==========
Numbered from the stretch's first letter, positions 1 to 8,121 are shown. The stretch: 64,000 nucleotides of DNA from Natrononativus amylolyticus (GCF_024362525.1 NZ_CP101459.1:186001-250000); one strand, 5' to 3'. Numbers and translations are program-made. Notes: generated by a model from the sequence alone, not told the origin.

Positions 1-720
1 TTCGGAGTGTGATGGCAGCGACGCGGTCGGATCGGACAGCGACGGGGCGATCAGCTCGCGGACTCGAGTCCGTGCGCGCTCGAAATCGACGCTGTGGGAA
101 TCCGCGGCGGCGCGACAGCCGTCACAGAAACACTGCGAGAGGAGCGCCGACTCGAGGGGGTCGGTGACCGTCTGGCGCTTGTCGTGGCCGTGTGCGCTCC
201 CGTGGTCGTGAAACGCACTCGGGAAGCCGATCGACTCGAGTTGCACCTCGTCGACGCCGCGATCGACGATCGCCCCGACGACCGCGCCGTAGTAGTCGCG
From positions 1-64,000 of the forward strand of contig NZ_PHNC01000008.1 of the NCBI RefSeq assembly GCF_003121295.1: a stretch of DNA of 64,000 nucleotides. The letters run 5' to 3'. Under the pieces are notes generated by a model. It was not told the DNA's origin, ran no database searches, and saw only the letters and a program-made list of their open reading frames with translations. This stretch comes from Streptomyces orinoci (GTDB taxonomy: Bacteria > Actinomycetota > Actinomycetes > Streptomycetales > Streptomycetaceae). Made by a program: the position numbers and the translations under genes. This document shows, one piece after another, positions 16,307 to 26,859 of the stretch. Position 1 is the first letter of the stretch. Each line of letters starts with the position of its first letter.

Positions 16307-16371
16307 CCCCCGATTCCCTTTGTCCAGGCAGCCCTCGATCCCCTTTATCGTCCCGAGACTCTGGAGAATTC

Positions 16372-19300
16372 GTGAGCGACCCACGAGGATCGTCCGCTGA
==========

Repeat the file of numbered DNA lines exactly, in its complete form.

Numbered from the stretch's first letter, positions 1 to 8,121 are shown. The stretch: 64,000 nucleotides of DNA from Natrononativus amylolyticus (GCF_024362525.1 NZ_CP101459.1:186001-250000); one strand, 5' to 3'. Numbers and translations are program-made. Notes: generated by a model from the sequence alone, not told the origin.

Positions 1-720
1 TTCGGAGTGTGATGGCAGCGACGCGGTCGGATCGGACAGCGACGGGGCGATCAGCTCGCGGACTCGAGTCCGTGCGCGCTCGAAATCGACGCTGTGGGAA
101 TCCGCGGCGGCGCGACAGCCGTCACAGAAACACTGCGAGAGGAGCGCCGACTCGAGGGGGTCGGTGACCGTCTGGCGCTTGTCGTGGCCGTGTGCGCTCC
201 CGTGGTCGTGAAACGCACTCGGGAAGCCGATCGACTCGAGTTGCACCTCGTCGACGCCGCGATCGACGATCGCCCCGACGACCGCGCCGTAGTAGTCGCG
From positions 1-64,000 of the forward strand of contig NZ_PHNC01000008.1 of the NCBI RefSeq assembly GCF_003121295.1: a stretch of DNA of 64,000 nucleotides. The letters run 5' to 3'. Under the pieces are notes generated by a model. It was not told the DNA's origin, ran no database searches, and saw only the letters and a program-made list of their open reading frames with translations. This stretch comes from Streptomyces orinoci (GTDB taxonomy: Bacteria > Actinomycetota > Actinomycetes > Streptomycetales > Streptomycetaceae). Made by a program: the position numbers and the translations under genes. This document shows, one piece after another, positions 16,307 to 26,859 of the stretch. Position 1 is the first letter of the stretch. Each line of letters starts with the position of its first letter.

Positions 16307-16371
16307 CCCCCGATTCCCTTTGTCCAGGCAGCCCTCGATCCCCTTTATCGTCCCGAGACTCTGGAGAATTC

Positions 16372-19300
16372 GTGAGCGACCCACGAGGATCGTCCGCTGA